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The Explanation for Everything

3.22  ·  Rating Details  ·  651 Ratings  ·  157 Reviews
There is nothing inherently threatening about Melissa, a young evangelist hoping to write the definitive paper on intelligent design. But when she implores Andy Waite, a biology professor and a hardcore evolutionist, to direct her independent study, she becomes the catalyst for the collapsing house of cards surrounding him. As he works with Melissa, Andy finds that everyth ...more
Hardcover, 338 pages
Published September 3rd 2013 by Algonquin Books
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Community Reviews

(showing 1-30 of 2,109)
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Nov 25, 2015 Elyse rated it it was amazing
UPDATE: 11/25/2015 .....
Lauren Grodstein is a terrific writer. You are missing out if you have not read her books.

A birdie just told me -Lauren has a new book coming out in 2017! So???
Why not consider reading "The Explanation for Everything" or "A Friend In the Family", first?

I can't wait for her new release!!!!! :)

Intellectually engaging!
Written with sensitivity!
Deeply felt!
Extraordinary study between believers of and non-believers!

Here is a sample dialogue between two characters i
Larry Hoffer
Sep 06, 2013 Larry Hoffer rated it really liked it
I've often remarked that at times I just want to enjoy a book or movie simply for what it is without thinking about heavier issues, or dissecting how plausible the plot may actually be. Sometimes I just want to laugh, or cry, or be transported into some fantastical place or time, without considering deeper meaning. The converse, however, is also true—sometimes I enjoy books or movies that make me think, that stretch my mind beyond simply appreciating the talent that went into the work's creation ...more
Aug 05, 2014 Sheri rated it did not like it
I really need to stop reading books because I like their covers (yeah, yeah, I know the "don’t judge" adage). I picked this up and almost immediately wished I had not done so. Not only are the characters superficial and stereotypical and rather silly, but the situations in which they find themselves are stupid and contrived.

I found every discussion that Andy had with Melissa to be implausible and ridiculous. Instead of refuting her preaching (which is just an excuse for Grodstein to evangelize
Mar 10, 2014 Susan rated it liked it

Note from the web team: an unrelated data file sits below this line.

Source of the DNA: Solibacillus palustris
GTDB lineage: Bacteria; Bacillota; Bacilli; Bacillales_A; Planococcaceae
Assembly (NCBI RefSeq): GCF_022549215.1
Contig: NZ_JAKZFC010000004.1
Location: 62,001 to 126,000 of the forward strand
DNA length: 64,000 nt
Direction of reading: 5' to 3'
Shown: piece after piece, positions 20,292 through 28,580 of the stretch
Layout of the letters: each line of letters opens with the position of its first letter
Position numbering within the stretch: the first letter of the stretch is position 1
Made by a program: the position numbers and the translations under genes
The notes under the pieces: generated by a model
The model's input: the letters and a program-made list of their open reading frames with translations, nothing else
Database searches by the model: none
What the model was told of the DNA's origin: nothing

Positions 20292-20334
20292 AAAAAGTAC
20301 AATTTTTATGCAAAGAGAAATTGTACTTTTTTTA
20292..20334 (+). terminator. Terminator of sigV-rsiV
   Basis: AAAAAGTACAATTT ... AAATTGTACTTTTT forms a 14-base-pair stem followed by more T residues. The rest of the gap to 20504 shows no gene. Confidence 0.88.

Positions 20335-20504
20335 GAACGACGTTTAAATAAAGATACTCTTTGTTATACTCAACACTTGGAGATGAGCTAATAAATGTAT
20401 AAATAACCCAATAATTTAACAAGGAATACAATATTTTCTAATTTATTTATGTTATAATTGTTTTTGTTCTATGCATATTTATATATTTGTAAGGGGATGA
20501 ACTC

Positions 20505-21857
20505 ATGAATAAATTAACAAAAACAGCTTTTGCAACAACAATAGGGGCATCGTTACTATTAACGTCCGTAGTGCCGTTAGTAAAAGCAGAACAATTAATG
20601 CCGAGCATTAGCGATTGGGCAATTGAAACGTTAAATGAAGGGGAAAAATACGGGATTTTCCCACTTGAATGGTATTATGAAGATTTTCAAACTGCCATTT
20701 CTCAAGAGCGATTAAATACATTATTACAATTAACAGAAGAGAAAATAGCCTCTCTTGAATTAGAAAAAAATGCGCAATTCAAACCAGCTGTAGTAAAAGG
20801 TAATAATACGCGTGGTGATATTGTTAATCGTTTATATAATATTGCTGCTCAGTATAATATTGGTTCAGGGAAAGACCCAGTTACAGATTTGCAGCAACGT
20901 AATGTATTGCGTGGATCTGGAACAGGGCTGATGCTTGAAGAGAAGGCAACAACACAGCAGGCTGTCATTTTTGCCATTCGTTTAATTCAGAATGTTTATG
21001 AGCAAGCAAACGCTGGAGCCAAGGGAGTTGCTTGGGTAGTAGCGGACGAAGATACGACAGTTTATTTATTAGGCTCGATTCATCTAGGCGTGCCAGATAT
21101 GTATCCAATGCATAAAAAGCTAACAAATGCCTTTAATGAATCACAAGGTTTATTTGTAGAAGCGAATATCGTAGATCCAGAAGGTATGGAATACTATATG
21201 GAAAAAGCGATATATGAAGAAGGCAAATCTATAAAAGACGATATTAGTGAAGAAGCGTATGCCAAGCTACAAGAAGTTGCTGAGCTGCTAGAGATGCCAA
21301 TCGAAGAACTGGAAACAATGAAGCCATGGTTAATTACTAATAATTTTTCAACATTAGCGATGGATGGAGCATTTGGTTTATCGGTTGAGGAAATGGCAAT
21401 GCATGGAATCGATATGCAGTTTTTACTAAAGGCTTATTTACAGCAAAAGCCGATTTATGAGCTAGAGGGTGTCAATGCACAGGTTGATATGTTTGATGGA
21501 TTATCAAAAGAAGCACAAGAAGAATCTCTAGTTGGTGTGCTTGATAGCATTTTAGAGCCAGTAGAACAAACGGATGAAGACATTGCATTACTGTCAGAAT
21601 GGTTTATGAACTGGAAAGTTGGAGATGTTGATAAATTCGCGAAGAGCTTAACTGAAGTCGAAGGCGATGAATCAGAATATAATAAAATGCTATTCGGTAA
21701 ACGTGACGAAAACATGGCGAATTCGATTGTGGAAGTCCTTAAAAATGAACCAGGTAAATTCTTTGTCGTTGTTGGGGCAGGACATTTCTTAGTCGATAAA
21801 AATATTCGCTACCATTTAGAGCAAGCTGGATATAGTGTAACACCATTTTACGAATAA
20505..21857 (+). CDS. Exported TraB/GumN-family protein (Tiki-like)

I was drawn to the premise of the book. I was looking forward to the debate between Andy and Melissa between God and Darwin. The irony here is the book offers no real explanation of anything. Andy's religous conversion felt forced and artificial. His infatuaion or love of Melissa is equally inexplicable. His conversation with her about God was unintelligent and well just plain silly. I think that there are Lionels and Andys in the world ... Atheists who find God and the faithful who lose their f ...more
Ricki Treleaven
Nov 15, 2013 Ricki Treleaven rated it liked it
This week I read another book club selection: The Explanation for Everything by Lauren Grodstein.

I truly had high hopes for this book because it explores one of the most polarizing debates: evolution v. intelligent design. Professor Andy Waite, a biology professor and diehard evolutionist at a liberal arts college in New Jersey, is challenged to sponsor an independent study for Melissa Potter. Melissa's goal is to write the definitive paper on intelligent design {and save Andy's soul}. Melissa i
Sep 12, 2013 Meryl rated it liked it
I was very excited to see a new book from Lauren Grodstein. I was a huge fan of her last book, A Friend of the Family and her short story collection. All of her work has an amazing capacity to move me emotionally. And this book was certainly an emotional read. It was also a quick read, and I enjoyed exploring the topics of faith and science through a fictional narrative.

I found the protagonist, Andy, a bit frustrating and often didn't see where he was coming from. In A Friend of the Family, the
Jul 21, 2015 Andrew rated it really liked it
Andy Waite is a biology professor at a small college in rural New Jersey, where he landed after the sudden, tragic death of his wife. His research in evolutionary biology is designed to show a genetic basis for alcohol addiction, but the result aren’t quite what he was expecting. His daughters are growing up, with few memories of their mother, and with tenure seemingly assured, Andy’s life seems to have found a comfortable, but unexciting stasis.

But when he begins another semester teaching his c
Karen White